Thursday, February 25, 2010

Stephanie Plum finally headed for the big screen

It seems like this week is all about books being adapted to the screen.  The New York Daily News reports that One for the Money, the first in Janet Evanovich's immensely popular Stephanie Plum series, finally made it off the backburner.  Columbia Pictures and Lakeshore Entertainment are producing and Katherine Heigl (Grey's Anatomy, The Ugly Truth) has been cast as the plucky Plum.  Read the rest of the article here.
Evanovich's latest in the series is Sizzling Sixteen which is set for a June 22nd release.

Wednesday, February 24, 2010

Robinson's Inspector Banks comes to British TV

Yippee!  News has just come my way about yet another mystery being adapted for television -- Peter Robinson's Aftermath (2001).  Check Robinson's website where he discusses the ITV 2-part production and the release of his new novel, Bad Boy (due out in August). Mystery fans in Burbank may remember Peter Robinson visited our library twice, the last time in February 2009.

The Aftermath production begins filmming in April and Stephen Tompkinson has been cast as Inspector Alan Banks.  Robinson reports, "[Tompkinson] is thrilled about the role and I’m thrilled to have him in the part. He’s an extremely popular actor in the UK – some of you may know him from Ballykissangel and Wild at Heart, and he was terrific in the movie Brassed Off."

I have to say that I absolutely adored Stephen Tompkinson in Ballykissangel so I'm really excited at this perfect casting.  But I'll have to keep my excitement in check, however; it may take a while until the TV show makes it over to this side of the pond!

Friday, February 19, 2010

BBC begins production on Aurelio Zen mysteries

Being a huge fan of any TV mystery show coming out of Britain, I was delighted to learn that the BBC was producing three new feature-length dramas based on the late Michael Dibdin's bestselling Aurelio Zen novels. 

The BBC has confirmed that Rufus Sewell will play the Italian detective.  According to Andy Harries, Chief Executive of Left Bank Pictures: "Zen is handsome, humorous and romantic and Rufus Sewell is the perfect choice to play Didbin's delightful creation."

Vendetta, Cabal, and Ratking are being adapted for this project, which is being produced by the people who brought us the captivating Wallandar series on PBS.  They will start shooting in Italy this spring, so be on the lookout.  I, for one, can hardly wait!  In the meantime, be sure to check the mystery shelves for Dibdin's books.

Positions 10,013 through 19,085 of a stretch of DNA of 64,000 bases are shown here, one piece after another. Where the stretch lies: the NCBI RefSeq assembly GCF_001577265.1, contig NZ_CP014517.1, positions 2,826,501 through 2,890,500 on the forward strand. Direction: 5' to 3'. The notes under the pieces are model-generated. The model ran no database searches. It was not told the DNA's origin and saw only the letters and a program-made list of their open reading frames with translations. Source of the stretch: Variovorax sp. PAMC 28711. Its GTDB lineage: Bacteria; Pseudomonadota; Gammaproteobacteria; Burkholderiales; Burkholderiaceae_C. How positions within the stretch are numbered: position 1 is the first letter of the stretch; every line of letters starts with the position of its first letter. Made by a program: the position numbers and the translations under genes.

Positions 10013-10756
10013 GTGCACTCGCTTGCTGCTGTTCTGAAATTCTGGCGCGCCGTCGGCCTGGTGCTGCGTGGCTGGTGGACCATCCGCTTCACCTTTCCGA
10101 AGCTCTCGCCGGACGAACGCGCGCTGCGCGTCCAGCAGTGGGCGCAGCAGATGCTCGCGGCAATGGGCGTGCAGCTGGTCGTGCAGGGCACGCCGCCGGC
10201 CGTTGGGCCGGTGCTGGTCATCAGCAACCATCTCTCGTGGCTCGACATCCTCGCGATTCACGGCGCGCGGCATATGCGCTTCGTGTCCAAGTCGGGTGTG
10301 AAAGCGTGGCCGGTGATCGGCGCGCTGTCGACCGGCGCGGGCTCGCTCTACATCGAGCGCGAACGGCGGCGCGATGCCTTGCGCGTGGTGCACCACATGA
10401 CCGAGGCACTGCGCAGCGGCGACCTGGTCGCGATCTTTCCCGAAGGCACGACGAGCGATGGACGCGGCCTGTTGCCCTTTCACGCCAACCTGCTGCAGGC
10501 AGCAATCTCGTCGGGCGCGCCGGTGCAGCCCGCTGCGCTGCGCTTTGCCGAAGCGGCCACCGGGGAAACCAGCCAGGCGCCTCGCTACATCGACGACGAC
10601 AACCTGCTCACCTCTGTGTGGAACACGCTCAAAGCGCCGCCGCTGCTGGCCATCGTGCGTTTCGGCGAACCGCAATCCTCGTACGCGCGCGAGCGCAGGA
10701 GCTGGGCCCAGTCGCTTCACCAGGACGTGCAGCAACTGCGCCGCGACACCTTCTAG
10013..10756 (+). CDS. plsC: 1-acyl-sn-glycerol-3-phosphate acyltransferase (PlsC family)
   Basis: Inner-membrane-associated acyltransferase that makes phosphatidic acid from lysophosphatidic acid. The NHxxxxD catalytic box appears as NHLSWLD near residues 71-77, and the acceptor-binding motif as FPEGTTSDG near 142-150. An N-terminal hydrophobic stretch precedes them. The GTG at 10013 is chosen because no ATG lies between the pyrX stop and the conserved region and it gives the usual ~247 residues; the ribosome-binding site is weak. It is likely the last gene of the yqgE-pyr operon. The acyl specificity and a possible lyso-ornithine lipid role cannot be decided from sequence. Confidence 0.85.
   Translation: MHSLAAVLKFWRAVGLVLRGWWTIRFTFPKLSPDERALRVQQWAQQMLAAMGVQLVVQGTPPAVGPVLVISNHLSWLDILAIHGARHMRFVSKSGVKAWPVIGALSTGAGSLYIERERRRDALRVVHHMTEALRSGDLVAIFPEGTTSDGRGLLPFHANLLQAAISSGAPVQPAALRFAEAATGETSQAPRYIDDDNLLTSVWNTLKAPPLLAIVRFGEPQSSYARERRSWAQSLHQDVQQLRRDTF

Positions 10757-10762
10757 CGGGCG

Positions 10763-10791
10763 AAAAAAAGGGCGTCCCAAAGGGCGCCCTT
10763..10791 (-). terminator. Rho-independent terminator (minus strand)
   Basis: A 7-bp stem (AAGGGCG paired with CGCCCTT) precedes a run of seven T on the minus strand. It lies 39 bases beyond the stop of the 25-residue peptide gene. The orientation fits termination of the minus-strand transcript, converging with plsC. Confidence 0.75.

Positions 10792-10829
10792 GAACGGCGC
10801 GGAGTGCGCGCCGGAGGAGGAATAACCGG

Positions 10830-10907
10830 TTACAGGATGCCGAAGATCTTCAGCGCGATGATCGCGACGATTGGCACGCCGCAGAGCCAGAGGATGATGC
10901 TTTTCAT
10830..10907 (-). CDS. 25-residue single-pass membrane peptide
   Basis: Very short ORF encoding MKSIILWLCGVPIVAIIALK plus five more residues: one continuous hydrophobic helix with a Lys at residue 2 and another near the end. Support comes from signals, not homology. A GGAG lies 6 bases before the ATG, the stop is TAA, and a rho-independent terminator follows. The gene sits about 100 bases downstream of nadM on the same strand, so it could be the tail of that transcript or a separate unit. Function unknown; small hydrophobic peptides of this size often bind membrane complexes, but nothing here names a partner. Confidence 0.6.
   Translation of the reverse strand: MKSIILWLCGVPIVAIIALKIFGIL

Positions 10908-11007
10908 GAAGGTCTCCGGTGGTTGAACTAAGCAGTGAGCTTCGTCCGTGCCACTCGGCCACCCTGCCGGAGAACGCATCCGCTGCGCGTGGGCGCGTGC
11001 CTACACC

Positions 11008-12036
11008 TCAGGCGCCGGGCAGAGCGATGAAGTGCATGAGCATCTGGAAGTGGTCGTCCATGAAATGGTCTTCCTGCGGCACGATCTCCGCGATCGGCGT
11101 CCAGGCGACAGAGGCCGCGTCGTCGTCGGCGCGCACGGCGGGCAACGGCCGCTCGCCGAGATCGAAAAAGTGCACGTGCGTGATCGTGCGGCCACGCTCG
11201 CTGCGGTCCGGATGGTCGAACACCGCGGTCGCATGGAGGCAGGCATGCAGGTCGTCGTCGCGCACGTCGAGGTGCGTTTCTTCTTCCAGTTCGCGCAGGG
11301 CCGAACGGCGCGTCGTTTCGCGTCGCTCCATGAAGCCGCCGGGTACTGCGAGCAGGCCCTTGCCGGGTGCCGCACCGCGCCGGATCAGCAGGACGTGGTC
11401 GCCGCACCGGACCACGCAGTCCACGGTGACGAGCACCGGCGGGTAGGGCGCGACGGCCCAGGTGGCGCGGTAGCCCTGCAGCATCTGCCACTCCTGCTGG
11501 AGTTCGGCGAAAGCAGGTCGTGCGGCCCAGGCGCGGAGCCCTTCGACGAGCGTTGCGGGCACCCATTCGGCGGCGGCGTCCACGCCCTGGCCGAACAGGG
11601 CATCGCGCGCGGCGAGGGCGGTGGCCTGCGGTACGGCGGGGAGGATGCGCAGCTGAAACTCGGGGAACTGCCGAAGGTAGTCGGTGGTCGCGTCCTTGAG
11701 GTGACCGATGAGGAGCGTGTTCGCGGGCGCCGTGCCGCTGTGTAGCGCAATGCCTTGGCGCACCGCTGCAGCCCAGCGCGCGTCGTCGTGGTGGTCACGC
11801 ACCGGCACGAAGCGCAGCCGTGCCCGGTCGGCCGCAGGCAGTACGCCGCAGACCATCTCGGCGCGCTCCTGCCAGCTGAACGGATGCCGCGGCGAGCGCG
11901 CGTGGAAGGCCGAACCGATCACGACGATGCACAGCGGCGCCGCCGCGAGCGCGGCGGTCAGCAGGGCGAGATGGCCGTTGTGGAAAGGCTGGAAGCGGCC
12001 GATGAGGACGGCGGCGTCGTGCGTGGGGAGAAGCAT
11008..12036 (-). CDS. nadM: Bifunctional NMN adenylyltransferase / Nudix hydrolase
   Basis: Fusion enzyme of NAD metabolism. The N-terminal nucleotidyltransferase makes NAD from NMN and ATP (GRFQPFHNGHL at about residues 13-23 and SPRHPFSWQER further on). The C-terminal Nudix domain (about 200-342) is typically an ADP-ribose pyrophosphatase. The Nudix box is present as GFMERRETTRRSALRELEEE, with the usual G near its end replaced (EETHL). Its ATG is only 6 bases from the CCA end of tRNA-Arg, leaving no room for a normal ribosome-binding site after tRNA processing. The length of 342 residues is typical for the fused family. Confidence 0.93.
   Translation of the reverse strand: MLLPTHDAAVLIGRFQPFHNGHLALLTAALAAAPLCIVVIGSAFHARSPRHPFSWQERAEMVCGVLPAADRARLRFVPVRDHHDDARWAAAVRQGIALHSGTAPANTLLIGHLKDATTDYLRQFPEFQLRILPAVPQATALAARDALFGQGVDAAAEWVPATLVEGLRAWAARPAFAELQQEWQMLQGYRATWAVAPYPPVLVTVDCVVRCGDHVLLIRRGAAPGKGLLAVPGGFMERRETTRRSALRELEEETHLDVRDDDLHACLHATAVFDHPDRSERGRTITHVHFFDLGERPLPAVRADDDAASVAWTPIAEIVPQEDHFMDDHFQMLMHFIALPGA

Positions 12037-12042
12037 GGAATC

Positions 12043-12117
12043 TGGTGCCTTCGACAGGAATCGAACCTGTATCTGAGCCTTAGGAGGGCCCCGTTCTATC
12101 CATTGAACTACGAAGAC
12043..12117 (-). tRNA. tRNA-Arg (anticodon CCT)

Wednesday, February 17, 2010

Dick Francis, dead at 89

The book world has lost a grand master.  International bestselling author Dick Francis passed away on February 14 at his home in Grand Cayman.  He was 89.  During his illustrious career he penned 42 crime novels that took the reader into the exciting world of horses and horseracing.  His previous career as a champion jockey, riding for the Queen Mother, herself, formed a basis for many of his thrillers. When his first book, Dead Cert, was released in 1962, he was fast on his way to becoming a champion storyteller as well.

Click here for the BBC obituary.

Thursday, February 11, 2010

M.J. Rose thriller sparks new Fox series

It was with a great deal of interest that I tuned in to last Sunday's preview of the new Fox drama, Past Life, a series that sounded like it was right up my alley.  The show's promotion stated "From writer David Hudgins ("Friday Night Lights"), and inspired by the book "The Reincarnationist" by M.J. Rose, comes PAST LIFE, a new drama series that investigates the world of the unexplained through the eyes of a doctor and a former detective who must work together to solve decades-old mysteries."

Keep in mind that the TV show bears very little resemblance to M.J. Rose's novel, The Reincarnationst, but then, neither does Bones have very much in common with the Kathy Reichs' series of mysteries.  Books and TV -- like comparing apples and oranges.  You can read more about The Reincarnationist and Past Life in Rose's blog.  I loved the book and have high hopes the series will keep my interest.

Tuesday, February 9, 2010

Dig up something new

The Crossing Places, debut crime novel by British author Elly Griffiths, introduces an intelligent, no-nonsense heroine, archaeologist Ruth Galloway. When she isn’t digging up Iron Age artifacts, Ruth happily lives a solitary existence with her two cats in a remote corner of the Norfolk coast called the Saltmarsh. From the very beginning, the reader knows this eerie, windswept location will play a major part of the story, as much a character as any living person.